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with only a slight and unimportant on the earth ; the X. 6 who creatomission or two.

visible and

the ed the heaven and

invisible; whether the things in it; “ The Epistle to the Colossians presents thrones, or domi- also the earth and such a torrent of internal evidence of its

nions,

or princi- the things in it, having been written later than the palities, or powers: likewise the sea and Apocalypse, that it is wonderful critics

all should not have perceived it ;

things

the things therein. this be accounted for, but from the power

created by him and

for him : of prejudice and prepossession.

The

17 And he is be- IV. 11 Yea as basis of the Apostle's topics, arguments fore all things, and they were made, so and illustrations, in his address to this

by him all things also they exist by Asiatic church, are wholly Apocalyptical.

consist: In ch. i, 12, he gives “thanks to the

18 And he is the I. 5 From Jesus Father, who hath made us meet to be

head of the body, Christ. ... the firstpartakers 78 kanpou twv å yıwv EV TV the Church ; who is born from the dead, ownl, of THE inheritance of the saints in

Chief [or Prince, and the Chief [or The light :'-having in his eye what is

APXH], the first. Prince,

, APXAN] declared in Rev. ch. xxi: “ He that over

born from the dead, of the kings of the . cometh kinpovounoel Tavta shall in

that in all things earth. * herit all things." (v.7.) This inheritance

he might be first is represented under the symbol of a city (or Chief]. -the New Jerusalem. This city hath no

In ch. ii, 9, 10, we read, “In him need of the sun or of the moon to shine

· dwelleth all the fulness of the Godhead therein ; " for the glory of THE OMNI

bodily; and ye are made complete by * POTENT. even the light (literally the him who is the head of all principality lamp) thereof, THE LAMB, enlightens it;

“ [ [APXHS princeship or government]

] • and the nations of them who are saved

' and power.” That is : to him belongs shall walk in my owri aurns the light POWER, in all its forms and attributes, 'thereof." (v. 23, 24.) No night shall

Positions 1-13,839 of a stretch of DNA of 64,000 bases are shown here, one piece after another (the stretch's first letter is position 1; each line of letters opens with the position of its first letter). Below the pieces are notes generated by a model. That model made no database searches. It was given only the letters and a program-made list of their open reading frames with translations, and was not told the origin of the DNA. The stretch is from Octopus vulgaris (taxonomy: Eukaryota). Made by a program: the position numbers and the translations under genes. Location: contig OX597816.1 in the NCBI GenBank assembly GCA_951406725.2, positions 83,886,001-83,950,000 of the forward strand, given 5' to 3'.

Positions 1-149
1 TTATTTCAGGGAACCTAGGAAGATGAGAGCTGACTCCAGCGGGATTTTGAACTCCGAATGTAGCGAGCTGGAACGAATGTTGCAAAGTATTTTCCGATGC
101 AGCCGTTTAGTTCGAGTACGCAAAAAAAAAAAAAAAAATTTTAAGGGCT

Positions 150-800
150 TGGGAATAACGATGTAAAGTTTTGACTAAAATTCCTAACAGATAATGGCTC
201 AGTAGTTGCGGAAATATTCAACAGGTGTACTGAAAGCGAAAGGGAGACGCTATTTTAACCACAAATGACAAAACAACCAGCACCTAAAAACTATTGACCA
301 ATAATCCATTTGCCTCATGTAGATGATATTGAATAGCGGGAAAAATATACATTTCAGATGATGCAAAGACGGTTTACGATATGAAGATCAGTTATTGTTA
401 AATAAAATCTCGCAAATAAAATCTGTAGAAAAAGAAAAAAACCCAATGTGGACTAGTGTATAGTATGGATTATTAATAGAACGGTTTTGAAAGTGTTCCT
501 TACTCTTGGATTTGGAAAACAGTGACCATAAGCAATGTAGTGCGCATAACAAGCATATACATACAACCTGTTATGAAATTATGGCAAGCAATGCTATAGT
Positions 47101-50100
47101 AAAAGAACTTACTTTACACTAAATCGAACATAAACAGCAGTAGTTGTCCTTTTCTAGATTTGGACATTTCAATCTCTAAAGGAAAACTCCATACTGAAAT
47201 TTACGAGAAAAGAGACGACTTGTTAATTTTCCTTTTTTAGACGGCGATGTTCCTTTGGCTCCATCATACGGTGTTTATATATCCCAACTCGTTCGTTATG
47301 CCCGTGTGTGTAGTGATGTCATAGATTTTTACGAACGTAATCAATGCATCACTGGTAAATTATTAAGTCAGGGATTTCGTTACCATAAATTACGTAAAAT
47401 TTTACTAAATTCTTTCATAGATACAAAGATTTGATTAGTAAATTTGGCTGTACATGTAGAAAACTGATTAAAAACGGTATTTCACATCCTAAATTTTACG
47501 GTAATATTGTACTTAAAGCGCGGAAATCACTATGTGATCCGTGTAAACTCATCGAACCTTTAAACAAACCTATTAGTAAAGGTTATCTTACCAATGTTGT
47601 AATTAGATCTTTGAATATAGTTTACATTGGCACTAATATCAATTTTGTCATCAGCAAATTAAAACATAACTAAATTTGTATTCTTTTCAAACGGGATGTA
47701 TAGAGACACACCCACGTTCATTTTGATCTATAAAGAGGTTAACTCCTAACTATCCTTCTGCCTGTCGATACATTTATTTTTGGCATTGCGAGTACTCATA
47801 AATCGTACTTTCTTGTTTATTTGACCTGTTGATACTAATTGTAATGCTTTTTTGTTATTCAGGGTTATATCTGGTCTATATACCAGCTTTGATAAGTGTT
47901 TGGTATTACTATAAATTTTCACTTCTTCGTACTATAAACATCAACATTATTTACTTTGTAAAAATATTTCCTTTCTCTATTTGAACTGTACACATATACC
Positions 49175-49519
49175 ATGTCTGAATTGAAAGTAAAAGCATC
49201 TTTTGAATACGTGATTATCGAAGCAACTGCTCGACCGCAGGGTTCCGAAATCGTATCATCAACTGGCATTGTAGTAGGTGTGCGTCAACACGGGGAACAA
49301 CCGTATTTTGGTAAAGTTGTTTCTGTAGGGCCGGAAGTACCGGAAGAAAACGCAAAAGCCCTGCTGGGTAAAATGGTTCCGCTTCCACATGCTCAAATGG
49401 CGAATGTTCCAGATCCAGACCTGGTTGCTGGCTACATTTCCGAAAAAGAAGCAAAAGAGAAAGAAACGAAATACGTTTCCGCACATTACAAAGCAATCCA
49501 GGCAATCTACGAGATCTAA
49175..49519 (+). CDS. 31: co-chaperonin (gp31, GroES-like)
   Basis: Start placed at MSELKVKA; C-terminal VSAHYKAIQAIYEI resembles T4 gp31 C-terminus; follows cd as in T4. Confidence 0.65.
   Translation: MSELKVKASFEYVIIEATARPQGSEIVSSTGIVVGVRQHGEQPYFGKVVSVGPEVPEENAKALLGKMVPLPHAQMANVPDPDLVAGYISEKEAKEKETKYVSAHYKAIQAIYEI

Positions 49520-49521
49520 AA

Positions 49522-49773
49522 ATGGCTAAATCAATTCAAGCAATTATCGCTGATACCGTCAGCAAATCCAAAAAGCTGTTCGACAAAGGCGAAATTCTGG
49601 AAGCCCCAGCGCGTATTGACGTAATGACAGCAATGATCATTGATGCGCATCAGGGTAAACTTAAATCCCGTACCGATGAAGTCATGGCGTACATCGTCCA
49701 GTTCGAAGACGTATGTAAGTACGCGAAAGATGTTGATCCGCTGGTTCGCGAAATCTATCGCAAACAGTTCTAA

with all the glory that attaches thereto. be there, nor any need of a lamp, or of

When the reader shall have weighed what sun-light; because " JEHOVAH, the is stated in the Fifth Dissertation, reOMNIPOTENT, φωτιει επ' αυτους will en

specting the radical sense of the word lighten them.(Rev. xxii, 5.)

deòs [Theos] commonly rendered God, v. 13. " Who hath delivered us from

he will probably feel no difficulty in adεξουσιας τα σκοτες the power of THE

mitting that the power, glory, &c. ascribed darkness; and hath translated us into

to the Lamb, in the fifth chapter from the . the kingdom of his dear Son ;'_the

12th verse to the end, and in other parts saints having an inheritance in the light,

of the Apocalypse, explain fully what is are, of course, delivered from darkness;

meant by the fulness της θεότητος but the Apostle presses the contrast :

(Theotetos) of the Godhead, dwelling in they are delivered from the kingdom of him bodily. In this place I need only the beast, which has become EoKoTWflevn remark, that, in the Apocalypse, the radarkened, (Rev. xvi, 10,) and now belong

dical sense of Theos is Power; and that, " to the kingdom of God's dear Son;

in the passage before us, Paul having in yea, they shall reign for ever and ever."

v. 15) stated Christ Jesus to be the image (Rev. xxii, 5.) For the convenience of

of the invisible Godthat is, the image of comparison the following corresponding the invisible Power—informs them here, passages are placed in opposite columus :

that the bodily manifestation of this Power had its fulness in his person ; which is

precisely the same truth stated in other I. 14 Through I. 5 To him who words. whom we have the

hath washed The recurrence of the article, generally redemption, through us from our sins in omitted by translators, in this passage, is his blood (the for- his own blood, v. 9 too striking to be passed without notice : giveness of sins). hast redeemed us to " the inheritance,”—the light,"'-"the

God by thy blood. darkness,”—the redemption,”' &c. refer, 16 For by him IV. 11 For thou emphatically, to matters not now laid be

created all hast created all fore the Colossians for the first time, but things, those in the things.

with which they were already made acheavens, and those

quainted, by Him who is the head of all

COLOSSIANS.

APOCALYPSE.

Were

TILLOCH ON THE APOCALYPSE.

0сси

APXHE (Arches) even by the APXIN heritance, the light, &c.) does not (Archoon) himself. Is it possible to read, appear to be managed with conwith any attention, such passages as have

sistency.

In the ninth section been quoted, --recollecting, at the same

the author quotes τον στεφανον time, that they are found in an address to an Asiatic Church, in fellowship with the

ins Swns" the crown of life," from Church at Laodicea, which is also com- James i, 12, and Rev.ii, 9, 10; and manded to read this Epistle,--and not to insists, that, from the expression being perceive the basis on which the Apostle literally the same in both instances, rests his address, and bespeaks, as it were,